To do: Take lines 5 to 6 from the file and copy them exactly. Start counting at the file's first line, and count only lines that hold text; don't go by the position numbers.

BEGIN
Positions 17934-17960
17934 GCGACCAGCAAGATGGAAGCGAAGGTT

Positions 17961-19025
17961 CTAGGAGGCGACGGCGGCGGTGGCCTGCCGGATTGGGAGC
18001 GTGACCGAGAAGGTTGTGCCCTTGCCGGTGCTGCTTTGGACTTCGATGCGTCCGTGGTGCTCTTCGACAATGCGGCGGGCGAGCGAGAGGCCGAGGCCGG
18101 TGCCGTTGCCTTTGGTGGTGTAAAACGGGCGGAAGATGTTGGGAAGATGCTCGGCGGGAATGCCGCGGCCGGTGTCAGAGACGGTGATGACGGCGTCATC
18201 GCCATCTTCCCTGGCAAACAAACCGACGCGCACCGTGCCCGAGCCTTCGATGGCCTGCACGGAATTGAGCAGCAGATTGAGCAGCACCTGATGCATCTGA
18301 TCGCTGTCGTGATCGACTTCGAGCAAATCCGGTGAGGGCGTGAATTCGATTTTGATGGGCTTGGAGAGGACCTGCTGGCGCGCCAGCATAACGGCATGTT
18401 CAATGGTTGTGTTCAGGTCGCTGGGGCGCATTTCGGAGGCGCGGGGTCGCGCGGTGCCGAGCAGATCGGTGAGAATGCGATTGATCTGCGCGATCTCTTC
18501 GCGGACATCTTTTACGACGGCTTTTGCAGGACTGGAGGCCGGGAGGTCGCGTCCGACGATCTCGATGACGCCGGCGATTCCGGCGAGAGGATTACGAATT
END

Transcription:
18001 GTGACCGAGAAGGTTGTGCCCTTGCCGGTGCTGCTTTGGACTTCGATGCGTCCGTGGTGCTCTTCGACAATGCGGCGGGCGAGCGAGAGGCCGAGGCCGG
18101 TGCCGTTGCCTTTGGTGGTGTAAAACGGGCGGAAGATGTTGGGAAGATGCTCGGCGGGAATGCCGCGGCCGGTGTCAGAGACGGTGATGACGGCGTCATC